Experimental studies in various laboratories around the globe have shown that ADMA inhibits Nitric Oxide production. The inhibition of Nitric Oxide production has been demonstrated to be concentration-dependent. This means that when the ADMA level increases and l-arginine levels remain the same, the production of Nitric Oxide decreases. The reverse is also true. If l-arginine levels are increased with dietary supplementation, the production of Nitric Oxide is restored and the effect of a high ADMA level is reduced or eliminated.
L-arginine fits into a specific binding site on the Nitric Oxide Synthase enzyme. This is mainly because of its shape (like a peg in the proper hole). Because ADMA is structurally similar to the l-arginine, it is also attracted to the same binding site. When ADMA levels increase, they compete with L-arginine for this binding site on the Nitric Oxide Synthase enzyme.
When ADMA occupies the L-arginine binding site, the methyl groups prevent the release of the nitrogen atom which must combine with oxygen to form Nitric Oxide. As a result, Nitric Oxide cannot be produced. This results in a loss of the protection which Nitric Oxide normally gives to the endothelium.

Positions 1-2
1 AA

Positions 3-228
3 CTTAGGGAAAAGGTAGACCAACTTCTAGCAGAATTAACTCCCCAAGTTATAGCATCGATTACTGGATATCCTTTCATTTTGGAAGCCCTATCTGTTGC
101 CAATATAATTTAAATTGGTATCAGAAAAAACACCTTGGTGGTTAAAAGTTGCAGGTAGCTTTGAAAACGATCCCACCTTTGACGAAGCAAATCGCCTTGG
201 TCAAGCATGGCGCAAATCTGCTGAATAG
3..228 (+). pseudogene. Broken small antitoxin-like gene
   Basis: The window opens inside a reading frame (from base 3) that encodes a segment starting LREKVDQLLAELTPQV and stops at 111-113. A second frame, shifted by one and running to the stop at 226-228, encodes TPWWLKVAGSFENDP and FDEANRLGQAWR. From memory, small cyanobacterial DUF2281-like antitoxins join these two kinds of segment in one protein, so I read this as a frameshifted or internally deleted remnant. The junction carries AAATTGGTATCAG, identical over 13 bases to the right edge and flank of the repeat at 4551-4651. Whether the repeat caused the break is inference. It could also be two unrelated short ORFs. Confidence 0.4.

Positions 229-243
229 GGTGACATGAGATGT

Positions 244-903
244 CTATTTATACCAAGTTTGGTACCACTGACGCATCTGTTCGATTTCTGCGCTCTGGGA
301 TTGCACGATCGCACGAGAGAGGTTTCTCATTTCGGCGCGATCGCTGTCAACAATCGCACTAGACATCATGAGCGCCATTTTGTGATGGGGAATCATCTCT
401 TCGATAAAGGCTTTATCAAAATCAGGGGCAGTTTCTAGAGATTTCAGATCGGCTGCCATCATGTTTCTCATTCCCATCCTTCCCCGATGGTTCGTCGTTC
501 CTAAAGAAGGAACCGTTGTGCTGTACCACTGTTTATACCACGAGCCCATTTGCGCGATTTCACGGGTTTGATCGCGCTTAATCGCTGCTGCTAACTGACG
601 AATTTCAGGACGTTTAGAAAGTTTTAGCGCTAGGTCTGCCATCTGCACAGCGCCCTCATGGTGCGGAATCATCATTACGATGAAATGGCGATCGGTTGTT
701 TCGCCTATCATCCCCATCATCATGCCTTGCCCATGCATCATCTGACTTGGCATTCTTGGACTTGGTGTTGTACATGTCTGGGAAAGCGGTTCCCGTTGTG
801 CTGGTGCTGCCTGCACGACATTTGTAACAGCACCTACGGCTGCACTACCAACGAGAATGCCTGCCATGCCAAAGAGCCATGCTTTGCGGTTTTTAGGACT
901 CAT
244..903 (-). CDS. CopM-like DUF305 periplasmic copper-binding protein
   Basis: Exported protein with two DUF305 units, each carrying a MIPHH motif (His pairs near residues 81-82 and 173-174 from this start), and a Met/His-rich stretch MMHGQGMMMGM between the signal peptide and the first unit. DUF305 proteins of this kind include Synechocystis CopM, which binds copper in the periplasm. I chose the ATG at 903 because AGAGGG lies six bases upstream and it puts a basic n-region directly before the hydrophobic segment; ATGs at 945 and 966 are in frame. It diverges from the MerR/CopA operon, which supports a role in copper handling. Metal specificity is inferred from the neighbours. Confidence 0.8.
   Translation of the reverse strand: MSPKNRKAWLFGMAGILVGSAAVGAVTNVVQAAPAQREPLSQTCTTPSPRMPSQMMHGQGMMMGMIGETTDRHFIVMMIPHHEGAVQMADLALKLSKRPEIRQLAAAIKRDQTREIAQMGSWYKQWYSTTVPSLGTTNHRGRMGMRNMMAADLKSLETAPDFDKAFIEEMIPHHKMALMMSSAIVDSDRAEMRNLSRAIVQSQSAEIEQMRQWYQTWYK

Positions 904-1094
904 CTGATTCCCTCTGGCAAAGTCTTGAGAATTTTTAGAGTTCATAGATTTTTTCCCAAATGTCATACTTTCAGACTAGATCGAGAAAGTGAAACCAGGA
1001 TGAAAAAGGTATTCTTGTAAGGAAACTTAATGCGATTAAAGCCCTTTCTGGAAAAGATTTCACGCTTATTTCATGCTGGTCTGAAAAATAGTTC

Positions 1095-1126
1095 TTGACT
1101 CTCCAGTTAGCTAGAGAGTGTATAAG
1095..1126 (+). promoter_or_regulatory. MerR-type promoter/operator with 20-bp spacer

there is more bad news!! Not only does
the Nitric Oxide not get made, but in its effort to make the reaction happen,
the enzyme gives an electron to the oxygen molecule, creating a Superoxide
Radical. This highly reactive substance
can interact with and change many
Figure 5: Effect of ADMA on Nitric Oxide synthesis. Production of superoxide radical.
The Role of ADMA